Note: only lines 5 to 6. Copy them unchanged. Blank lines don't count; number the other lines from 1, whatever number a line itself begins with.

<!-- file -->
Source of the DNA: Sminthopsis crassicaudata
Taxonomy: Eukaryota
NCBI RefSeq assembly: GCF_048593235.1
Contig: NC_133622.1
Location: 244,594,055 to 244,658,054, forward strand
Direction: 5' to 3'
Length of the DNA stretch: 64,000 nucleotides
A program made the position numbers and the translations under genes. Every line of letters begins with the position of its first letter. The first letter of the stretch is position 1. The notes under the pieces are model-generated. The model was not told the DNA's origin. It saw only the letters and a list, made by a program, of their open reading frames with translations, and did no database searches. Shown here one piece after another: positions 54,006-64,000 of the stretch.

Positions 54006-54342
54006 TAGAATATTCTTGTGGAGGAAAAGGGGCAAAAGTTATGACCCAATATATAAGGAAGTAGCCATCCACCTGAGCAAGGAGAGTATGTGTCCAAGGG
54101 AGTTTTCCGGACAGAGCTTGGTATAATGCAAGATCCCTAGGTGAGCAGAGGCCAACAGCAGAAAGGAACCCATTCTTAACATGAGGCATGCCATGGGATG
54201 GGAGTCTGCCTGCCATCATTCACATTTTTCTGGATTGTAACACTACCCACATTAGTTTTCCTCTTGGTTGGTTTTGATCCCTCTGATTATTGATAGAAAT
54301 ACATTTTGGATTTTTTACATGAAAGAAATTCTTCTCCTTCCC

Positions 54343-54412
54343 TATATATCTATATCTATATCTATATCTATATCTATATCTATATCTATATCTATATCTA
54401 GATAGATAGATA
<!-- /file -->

Location: 244,594,055 to 244,658,054, forward strand
Direction: 5' to 3'